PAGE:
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A Dementia That Rivals Alzheimer’s Strikes Before Age 65

The assumption by many is that memory impairing diseases only affect those age 65 and older.  However, these diseases are being diagnosed much earlier in life with other forms of dementia besides Alzheimer’s included.  NBC recently wrote an article detailing one of these forms of memory impairment called frontotemporal dementia or FTD.

What is FTD?  FTD is a form of dementia that generally strikes much earlier in life than Alzheimer’s disease.  Its symptoms – especially in its early stages – are much different than Alzheimer’s disease because it originates in a different part of the brain.  It has also been a disease that doctors thought was rare, but that viewpoint is now changing.

“We’ve begun to realize that frontotemporal dementia is actually more common than Alzheimer’s disease in people with degenerative disorders under the age of 60,” said Dr. Bruce Miller, director of the Memory and Aging Center at the University of California, San Francisco.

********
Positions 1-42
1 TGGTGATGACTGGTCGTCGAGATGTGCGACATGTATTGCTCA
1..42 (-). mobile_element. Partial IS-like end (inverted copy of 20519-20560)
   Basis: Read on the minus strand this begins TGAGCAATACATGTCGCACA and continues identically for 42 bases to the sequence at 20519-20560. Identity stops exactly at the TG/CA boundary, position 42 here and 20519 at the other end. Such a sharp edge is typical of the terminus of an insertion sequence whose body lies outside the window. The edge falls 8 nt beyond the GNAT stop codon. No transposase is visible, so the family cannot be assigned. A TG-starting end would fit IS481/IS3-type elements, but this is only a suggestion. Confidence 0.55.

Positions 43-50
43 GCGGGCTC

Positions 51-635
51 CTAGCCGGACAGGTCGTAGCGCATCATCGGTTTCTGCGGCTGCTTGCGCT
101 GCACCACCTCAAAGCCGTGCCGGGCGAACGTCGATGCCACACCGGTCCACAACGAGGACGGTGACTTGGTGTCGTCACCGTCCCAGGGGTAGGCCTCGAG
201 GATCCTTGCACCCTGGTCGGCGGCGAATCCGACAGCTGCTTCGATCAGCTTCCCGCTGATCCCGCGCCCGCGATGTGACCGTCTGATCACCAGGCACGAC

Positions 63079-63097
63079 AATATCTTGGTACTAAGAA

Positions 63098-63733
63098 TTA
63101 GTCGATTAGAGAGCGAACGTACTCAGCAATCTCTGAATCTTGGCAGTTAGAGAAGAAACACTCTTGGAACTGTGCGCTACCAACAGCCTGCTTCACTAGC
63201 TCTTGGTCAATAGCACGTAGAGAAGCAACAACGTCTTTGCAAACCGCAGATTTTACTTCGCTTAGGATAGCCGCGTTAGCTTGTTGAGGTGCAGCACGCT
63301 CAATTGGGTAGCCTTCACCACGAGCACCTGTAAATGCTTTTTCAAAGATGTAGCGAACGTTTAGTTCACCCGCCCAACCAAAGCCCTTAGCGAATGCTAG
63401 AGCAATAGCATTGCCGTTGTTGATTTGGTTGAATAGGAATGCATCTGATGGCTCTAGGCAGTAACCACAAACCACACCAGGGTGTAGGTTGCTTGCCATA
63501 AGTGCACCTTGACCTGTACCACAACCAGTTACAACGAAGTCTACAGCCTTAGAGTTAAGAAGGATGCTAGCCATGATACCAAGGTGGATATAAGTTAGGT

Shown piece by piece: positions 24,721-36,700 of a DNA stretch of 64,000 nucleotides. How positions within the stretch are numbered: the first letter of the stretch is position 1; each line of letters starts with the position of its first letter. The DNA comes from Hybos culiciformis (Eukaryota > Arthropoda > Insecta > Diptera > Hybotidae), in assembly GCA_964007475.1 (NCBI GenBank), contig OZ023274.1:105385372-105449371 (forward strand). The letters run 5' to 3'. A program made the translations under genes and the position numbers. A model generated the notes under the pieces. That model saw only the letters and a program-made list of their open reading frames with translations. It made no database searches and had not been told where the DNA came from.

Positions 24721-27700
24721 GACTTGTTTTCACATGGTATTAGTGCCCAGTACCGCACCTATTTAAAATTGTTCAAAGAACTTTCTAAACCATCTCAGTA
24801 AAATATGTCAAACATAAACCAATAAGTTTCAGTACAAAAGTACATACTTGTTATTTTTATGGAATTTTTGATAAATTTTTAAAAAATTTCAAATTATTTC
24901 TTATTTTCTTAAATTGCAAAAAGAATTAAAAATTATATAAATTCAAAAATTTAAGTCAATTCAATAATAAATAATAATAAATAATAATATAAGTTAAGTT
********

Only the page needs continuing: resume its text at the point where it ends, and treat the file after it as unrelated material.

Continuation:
The Alzheimer’s Association believes that in people younger than age 65, FTD could account for up to 20 to 50 percent of memory impairing diseases.  The difference in FTD from Alzheimer’s disease – in its early state – are the disease symptoms.  FTD starts with behavioral problems such as judgment decisions, self-control and extremely aggressive behaviors.  This is caused by death of nerve cells in the front lobes, which then spreads to other areas of the brain, leading to fading memory. As the diseases progress, FTD and Alzheimer’s become more and more difficult to tell apart.

To find out more about this form of dementia click on this article.

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